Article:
Sexy son hypothesis – Why females find cheating males attractive

فرضیه پسر جنسی - چرا ماده‌ها نرهای فریب‌کار را جذاب‌تر می‌یابند؟

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In the 19th century, Charles Darwin and Alfred Russel Wallace were both fascinated by the striking appearance of some animals, particularly males. The theory of natural selection did not seem to be able to explain why male peacocks have such elaborate tails or why stags have large antlers. Something else must be going on.

Ronald Fisher // 1890–1962
Ronald Fisher // 1890–۱۹۶۲

By the 1870s, Darwin had come up with a working hypothesis: such traits were a consequence of a special type of natural selection called sexual selection. Natural selection is based on the idea that a species evolves to cope with pressures in its environment – for instance, some animals will evolve leaner, more muscular bodies to outpace a natural predator. Sexual selection suggests pressures can come from within the species too. If, for example, females of the species prefer to mate with males that have brighter fur or feathers, then this preference might eventually lead to the evolution of brighter males.

An important point is that the pressure to be sexually desirable can be so strong that males might evolve features that appear to reduce their chances of survival. It seems strange for a male bird to evolve red feathers that are conspicuous to predators, but the pros of sexual attractiveness and mating opportunities might outweigh the cons of being more likely to be eaten.

Ronald Fisher refined the idea in 1930. By this point, the concepts of natural selection and genetic inheritance had come together into a powerful evolutionary model. This meant that biologists had begun to think of organisms and evolution in terms of genes. Fisher realized that females might boost the chances of their genes surviving and multiplying by choosing to mate with attractive males, precisely because any male offspring from these unions may inherit their father’s attractiveness and his likelihood of finding many opportunities to mate. This updated view of sexual selection became known as the sexy son hypothesis.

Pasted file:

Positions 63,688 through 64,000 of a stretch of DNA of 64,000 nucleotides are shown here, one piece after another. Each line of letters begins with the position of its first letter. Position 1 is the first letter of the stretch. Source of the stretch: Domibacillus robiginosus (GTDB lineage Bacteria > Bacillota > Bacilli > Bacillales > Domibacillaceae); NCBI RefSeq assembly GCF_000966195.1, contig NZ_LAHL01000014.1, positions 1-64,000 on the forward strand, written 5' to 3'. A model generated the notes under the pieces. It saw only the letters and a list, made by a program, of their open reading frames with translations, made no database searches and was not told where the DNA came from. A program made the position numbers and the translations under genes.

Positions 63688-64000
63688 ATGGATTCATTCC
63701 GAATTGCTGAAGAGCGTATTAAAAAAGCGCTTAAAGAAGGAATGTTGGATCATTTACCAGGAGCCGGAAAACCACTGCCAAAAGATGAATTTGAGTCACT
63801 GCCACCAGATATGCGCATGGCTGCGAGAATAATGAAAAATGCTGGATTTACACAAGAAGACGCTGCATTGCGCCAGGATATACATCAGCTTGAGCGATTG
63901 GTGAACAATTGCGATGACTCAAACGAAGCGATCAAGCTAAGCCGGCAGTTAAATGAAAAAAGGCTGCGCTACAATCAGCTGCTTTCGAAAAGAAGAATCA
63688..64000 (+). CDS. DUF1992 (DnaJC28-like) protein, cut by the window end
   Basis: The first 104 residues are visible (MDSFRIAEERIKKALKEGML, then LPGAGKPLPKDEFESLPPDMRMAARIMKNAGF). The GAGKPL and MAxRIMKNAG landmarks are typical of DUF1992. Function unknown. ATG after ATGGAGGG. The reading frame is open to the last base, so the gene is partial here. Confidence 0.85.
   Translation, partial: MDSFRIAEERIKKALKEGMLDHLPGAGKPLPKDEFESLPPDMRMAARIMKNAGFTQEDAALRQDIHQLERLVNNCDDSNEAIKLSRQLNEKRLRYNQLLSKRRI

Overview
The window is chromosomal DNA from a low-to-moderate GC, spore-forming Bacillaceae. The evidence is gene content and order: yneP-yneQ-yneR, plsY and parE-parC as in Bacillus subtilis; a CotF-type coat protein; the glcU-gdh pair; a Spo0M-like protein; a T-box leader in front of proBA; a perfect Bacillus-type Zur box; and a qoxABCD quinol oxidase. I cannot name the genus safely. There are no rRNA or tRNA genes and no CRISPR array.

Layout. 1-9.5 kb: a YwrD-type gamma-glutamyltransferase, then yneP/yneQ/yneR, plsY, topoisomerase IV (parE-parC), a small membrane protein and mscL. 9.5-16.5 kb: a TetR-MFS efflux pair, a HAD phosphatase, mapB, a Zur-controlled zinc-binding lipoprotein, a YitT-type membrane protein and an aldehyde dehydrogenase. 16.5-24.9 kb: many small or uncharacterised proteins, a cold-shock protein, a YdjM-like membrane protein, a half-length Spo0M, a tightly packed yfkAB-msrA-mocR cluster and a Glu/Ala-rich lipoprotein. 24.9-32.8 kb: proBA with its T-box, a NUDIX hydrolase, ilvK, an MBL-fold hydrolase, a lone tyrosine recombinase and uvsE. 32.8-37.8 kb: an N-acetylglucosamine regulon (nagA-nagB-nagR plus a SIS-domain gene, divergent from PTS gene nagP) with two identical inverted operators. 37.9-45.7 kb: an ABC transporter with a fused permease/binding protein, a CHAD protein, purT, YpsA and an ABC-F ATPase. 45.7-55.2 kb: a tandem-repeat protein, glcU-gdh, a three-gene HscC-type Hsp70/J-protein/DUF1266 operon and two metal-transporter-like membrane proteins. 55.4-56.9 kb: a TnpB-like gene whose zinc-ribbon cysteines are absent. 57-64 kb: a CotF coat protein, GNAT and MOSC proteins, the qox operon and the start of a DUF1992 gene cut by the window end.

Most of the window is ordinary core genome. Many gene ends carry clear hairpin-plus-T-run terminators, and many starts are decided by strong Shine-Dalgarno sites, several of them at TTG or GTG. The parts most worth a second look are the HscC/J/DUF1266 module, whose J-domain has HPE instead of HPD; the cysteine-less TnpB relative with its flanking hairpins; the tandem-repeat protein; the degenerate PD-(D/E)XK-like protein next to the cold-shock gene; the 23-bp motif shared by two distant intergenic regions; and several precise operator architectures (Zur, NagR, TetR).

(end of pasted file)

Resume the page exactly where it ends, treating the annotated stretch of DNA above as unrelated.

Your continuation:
The male peacock may have evolved its elaborate tail simply to attract females.
The male peacock may have evolved its elaborate tail simply to attract females.

Fisher’s sexy son hypothesis makes sense of one of life’s enduring mysteries: why females of the species (including the human species) often seem to be attracted to unfaithful males. Females of many species seem to accept that they must devote time to raising their infants. This means they will have relatively few children and their genes won’t spread far. But if male children inherit their father’s attractiveness and his willingness to sleep around, the female should end up having dozens of grandchildren. Ultimately, her genes (many of which are carried by her sexy sons) will multiply.

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us males in the expectation that the sons from such unions will inherit their father’s attractiveness and his licentiousness.

These “sexy sons” should spread their genes (which include many of their mother’s genes) far and wide.

   

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